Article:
'No pantomime': McIntyre vs Shinkwin preview

Garry White
28/11/2018 9:50pm

Light heavyweights Joel McIntyre and Miles Shinkwin continue their rivalry with a third fight this weekend. Garry White previews what could prove a classic domestic dust-up...

There is something about boxing and its trilogies. The rivalry is a given, but the bitterness is an enhancing if not necessarily vital ingredient. Think Zale vs Graziano, Ali vs Frazier or Leonard vs Duran. They say styles make fights, but personalities do as well.

Joel McIntyre (18-3) and Miles Shinkwin (14-4) step out at the York Hall this weekend for the vacant English light-heavyweight title. It will be the third time that they have met, with the rubber locked at one win apiece. Whilst not even the two combatants would place themselves in the above exalted company, this is still a keenly anticipated domestic match-up.

It promises to fully deliver on both of the necessary ingredients, with their earlier contests equally worthy of consideration for domestic fight of the year. In terms of style, it is ripped straight from the recipe book of 'old school tear-up'.

When Boxing Monthly dared to suggest to McIntyre that the animosity may just be the usual poorly acted theatrics, he very quickly put us straight, “There is no pantomime about it. There’s a genuine dislike between us,” he said.

“Before the first fight I didn’t say anything, but he got it into his head that I had said something about him. That kid could argue with himself. He was saying that I had said this and that, and unfortunately, I went on to lose the fight.”

The fight in question was at the York Hall in July 2014 and concluded with Shinkwin winning the Southern Area belt via a narrow decision. McIntyre got his revenge two years later with a unanimous points victory, in his home city of Portsmouth, with the more prestigious prize of the English title on offer.

McIntyre provides some further insight and context into the simmering animosity between himself and Hertfordshire’s Shinkwin, “Before the second fight, he came to town wearing a Southampton [Portsmouth FC’s bitter rivals] football shirt. He was just trying to wind me up and my fans.

“If he had worn that the day after on match day he would have been in real trouble. I’m not really into all this football rivalry and stuff, but some of these lads take it pretty damn seriously,” he says ominously.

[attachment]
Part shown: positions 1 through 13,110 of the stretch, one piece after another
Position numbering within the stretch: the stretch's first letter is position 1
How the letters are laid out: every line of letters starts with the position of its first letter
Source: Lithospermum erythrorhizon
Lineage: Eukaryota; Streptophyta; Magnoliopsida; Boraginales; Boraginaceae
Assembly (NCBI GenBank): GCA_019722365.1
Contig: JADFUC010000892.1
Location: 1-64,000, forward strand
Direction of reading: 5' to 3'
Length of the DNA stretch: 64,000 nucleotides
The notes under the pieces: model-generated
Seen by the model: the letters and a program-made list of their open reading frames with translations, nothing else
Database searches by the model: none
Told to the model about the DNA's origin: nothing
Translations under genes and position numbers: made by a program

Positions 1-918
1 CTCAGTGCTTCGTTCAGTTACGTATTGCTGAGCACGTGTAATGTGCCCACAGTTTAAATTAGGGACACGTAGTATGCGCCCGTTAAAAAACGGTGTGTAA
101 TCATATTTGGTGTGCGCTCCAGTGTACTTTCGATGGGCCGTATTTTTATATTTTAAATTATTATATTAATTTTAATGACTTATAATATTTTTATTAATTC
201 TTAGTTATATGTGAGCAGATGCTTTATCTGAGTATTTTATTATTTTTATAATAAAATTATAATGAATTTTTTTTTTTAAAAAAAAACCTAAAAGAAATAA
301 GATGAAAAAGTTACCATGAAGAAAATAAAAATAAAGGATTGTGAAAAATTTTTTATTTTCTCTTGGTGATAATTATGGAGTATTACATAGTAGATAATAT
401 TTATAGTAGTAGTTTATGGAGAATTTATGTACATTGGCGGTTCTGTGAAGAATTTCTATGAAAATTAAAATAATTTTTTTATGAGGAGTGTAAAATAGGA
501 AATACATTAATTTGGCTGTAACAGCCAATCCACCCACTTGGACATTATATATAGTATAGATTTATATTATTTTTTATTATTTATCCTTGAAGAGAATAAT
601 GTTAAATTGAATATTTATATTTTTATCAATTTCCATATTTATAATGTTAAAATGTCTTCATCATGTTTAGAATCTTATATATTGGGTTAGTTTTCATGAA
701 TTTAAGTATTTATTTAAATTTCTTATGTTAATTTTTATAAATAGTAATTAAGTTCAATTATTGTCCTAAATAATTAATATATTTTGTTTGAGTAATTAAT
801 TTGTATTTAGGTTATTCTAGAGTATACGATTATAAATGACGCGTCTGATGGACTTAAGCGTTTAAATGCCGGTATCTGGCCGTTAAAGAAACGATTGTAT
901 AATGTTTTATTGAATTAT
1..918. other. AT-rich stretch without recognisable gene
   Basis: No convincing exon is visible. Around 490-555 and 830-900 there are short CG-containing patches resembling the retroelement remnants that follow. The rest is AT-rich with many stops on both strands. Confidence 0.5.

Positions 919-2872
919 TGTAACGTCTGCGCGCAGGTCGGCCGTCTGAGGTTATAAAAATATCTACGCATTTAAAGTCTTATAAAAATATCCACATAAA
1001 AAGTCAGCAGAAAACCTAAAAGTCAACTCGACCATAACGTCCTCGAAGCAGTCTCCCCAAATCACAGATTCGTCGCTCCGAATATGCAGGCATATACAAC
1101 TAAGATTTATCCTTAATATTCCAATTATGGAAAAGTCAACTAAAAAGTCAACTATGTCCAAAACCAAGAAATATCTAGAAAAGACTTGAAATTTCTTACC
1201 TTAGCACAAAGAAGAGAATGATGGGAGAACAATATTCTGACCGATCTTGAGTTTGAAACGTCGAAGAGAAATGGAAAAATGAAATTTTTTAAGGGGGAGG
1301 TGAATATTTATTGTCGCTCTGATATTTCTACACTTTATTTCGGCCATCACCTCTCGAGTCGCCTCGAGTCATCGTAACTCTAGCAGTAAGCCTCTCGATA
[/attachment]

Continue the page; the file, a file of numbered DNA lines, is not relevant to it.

McIntyre concedes that their shared 20 rounds of mayhem have led to him identifying a grudging respect for his rival. Especially so, when he recalls what he believes to be a one-sided victory in their last encounter. A result that Shinkwin predictably takes umbrage with.

“He [Shinkwin] still says it was hometown judging, but it was pretty much a beating. I think it was his pure stubbornness that kept him going. But I do have a lot of respect for him after that. I thought maybe he was a bit fragile, but I definitely know he isn’t after that.”

McIntyre lost his much-coveted title in his first defence last September. In what was anticipated to be a routine encounter he was caught cold by Liam Conroy and stopped in two one-sided rounds. The 30-year-old readily admits that “mentally I just wasn’t there. I didn’t give him the respect I should have. If your mental game isn’t right then, then you’ve got no game at all.”

2018 has been relatively quiet with just a single tune-up fight earlier in the year, against the unthreatening Tayar Mehmed, where a comfortable points shutout was secured. He has faced the frustration of late call offs, including the rescheduling of the Shinkwin fight which should have taken place back in September.

McIntyre has stayed active via recent participation in the light-heavy edition of Ultimate Boxxer II. A three-round knockout tournament format where he made the semi-final before losing a narrow and perhaps contentious decision to Dec Spelman.

As far as Shinkwin is concerned, he has lost two of his last three, since that English title reverse. This also includes a two-round stoppage defeat to McIntyre’s conqueror Liam Conroy and a unanimous points reverse to Jake Ball for the WBA Inter-continental strap.

For both men and in particular Shinkwin, it is hard to see where they have left to go if they do not walk away victorious on Saturday night. But McIntyre - in his warm and characterful Pompey tones - is confident that this critical contest will go his way.

“I know it’s not going to be no walk in the park,” he says honestly. “I am in with a tough, stubborn opponent and he will be going for it. But there will be a different boxer in front of him, compared to last time. And it didn’t go so well for him last time did it?”

He then adds, with conviction, “It won’t go well for him this time either.”

The man nicknamed “El Toro” is adamant that his recapturing of the English belt – vacated by Conroy – will help him reset and recalibrate his career. The establishment of a much-needed platform to push on for a shot at the British title or intercontinental honours in the next 12 months.

He muses philosophically: “In boxing, you can never really make a plan. Different things happen and people pull out and all that stuff. But, yes, the British title is definitely on the bucket list for sure.”

And then he quickly adds, not as an afterthought, but with conviction, “and I want to go further.”

Before the evening of 1 December is through, we may begin to have an idea what this really means and how achievable it is.